Are adults in the U.S. looking to lower their monthly expenses, or are wireless carriers just offering better data plans? Whichever is the case, a new study from Pew Research Center revealed that more people are relying on their smartphones for internet access at home and spurning broadband connections.
A survey of 1,502 U.S. adults found that 27% of people do not subscribe to home broadband services and that the most common reason for not doing so is being able to do everything they need to do online via their smartphones, something 45% of respondents said.
Pew Research Center
Indeed, the percentage of smartphone-only internet users, which Pew defined as people who own smartphones but do not have high-speed connections at home, more than doubled from 8% in 2013 to 17% now.
Household income is clearly a factor in whether someone has broadband services at home. Ninety-two percent of respondents from households earning $75,000 or more annually subscribe, while that figure drops to 56% for those with an annual household income of less than $30,000.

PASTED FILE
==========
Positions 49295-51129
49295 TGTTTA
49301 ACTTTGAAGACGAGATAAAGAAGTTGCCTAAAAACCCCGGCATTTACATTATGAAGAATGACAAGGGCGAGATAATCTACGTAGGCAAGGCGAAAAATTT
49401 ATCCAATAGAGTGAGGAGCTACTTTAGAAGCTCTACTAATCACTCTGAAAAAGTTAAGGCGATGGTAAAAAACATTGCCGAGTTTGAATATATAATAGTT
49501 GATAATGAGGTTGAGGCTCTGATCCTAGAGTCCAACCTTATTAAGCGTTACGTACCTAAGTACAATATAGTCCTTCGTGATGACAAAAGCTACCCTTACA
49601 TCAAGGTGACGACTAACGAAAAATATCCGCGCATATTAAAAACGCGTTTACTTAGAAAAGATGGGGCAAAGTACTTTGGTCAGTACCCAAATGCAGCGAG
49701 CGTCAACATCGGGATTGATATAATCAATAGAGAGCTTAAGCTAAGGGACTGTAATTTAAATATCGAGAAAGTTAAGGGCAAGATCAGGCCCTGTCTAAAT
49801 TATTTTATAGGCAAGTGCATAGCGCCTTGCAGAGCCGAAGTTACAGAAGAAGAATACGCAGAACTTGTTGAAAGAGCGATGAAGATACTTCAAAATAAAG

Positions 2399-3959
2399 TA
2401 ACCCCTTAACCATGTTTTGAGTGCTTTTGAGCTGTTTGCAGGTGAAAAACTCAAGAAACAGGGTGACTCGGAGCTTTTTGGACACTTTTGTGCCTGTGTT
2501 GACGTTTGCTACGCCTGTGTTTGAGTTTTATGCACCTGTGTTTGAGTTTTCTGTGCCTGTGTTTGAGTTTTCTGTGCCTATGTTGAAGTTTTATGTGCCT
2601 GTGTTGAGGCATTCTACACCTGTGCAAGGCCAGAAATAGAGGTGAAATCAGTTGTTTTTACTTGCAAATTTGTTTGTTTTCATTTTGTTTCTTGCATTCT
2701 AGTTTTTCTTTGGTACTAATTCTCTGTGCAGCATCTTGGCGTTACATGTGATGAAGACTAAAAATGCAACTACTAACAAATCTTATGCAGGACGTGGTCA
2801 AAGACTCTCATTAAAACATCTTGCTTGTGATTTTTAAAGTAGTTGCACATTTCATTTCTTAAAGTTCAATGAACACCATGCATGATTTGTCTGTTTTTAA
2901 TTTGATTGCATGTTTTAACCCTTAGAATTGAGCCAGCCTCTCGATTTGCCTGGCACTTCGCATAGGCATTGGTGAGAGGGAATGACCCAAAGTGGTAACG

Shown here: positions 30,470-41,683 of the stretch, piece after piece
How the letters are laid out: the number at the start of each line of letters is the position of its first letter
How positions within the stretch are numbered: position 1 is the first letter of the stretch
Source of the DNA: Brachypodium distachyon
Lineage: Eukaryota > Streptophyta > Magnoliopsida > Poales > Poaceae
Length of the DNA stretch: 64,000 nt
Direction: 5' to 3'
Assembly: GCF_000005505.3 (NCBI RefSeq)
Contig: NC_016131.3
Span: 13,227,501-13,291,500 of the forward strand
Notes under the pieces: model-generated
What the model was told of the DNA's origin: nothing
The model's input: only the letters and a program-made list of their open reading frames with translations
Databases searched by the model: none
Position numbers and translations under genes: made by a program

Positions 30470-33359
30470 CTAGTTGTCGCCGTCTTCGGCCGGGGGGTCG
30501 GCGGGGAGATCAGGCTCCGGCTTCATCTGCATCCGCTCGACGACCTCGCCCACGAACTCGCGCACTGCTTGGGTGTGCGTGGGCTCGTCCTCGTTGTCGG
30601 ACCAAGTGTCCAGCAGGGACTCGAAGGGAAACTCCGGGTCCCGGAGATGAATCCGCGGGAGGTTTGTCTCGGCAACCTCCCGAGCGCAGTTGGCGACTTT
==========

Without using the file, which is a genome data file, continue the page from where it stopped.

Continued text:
However, the share of nonbroadband respondents who cited smartphones as the most important reason behind their choice nearly doubled, from 12% to 23%, since Pew last conducted similar research in 2015, while the cost of monthly subscriptions took the opposite path, with 33% calling it the most important reason in 2015 compared with 21% now.
Pew did not discover a burning desire for broadband at home, either, saying that six out of 10 nonsubscribers never had the service at home, and 80% are not interested in adding it in the future. Pew also analyzed its respondents by level of education, finding that 26% of those with a high school education or less are smartphone-only web users, versus 16% of those with some college and just 4% of college graduates.
Overall, since Pew began examining these trends in 2013, the percentage of smartphone owners who mostly use those devices to connect to the internet rose to 46% from 34%, while those who favored desktop or laptop computers or tablets fell to 30% from 53%. Respondents who said they use those devices equally jumped to 25% from 12%.
“These trends are part of a broader shift toward mobile technology that has changed the way people do everything from getting news to applying for jobs,” the research firm said.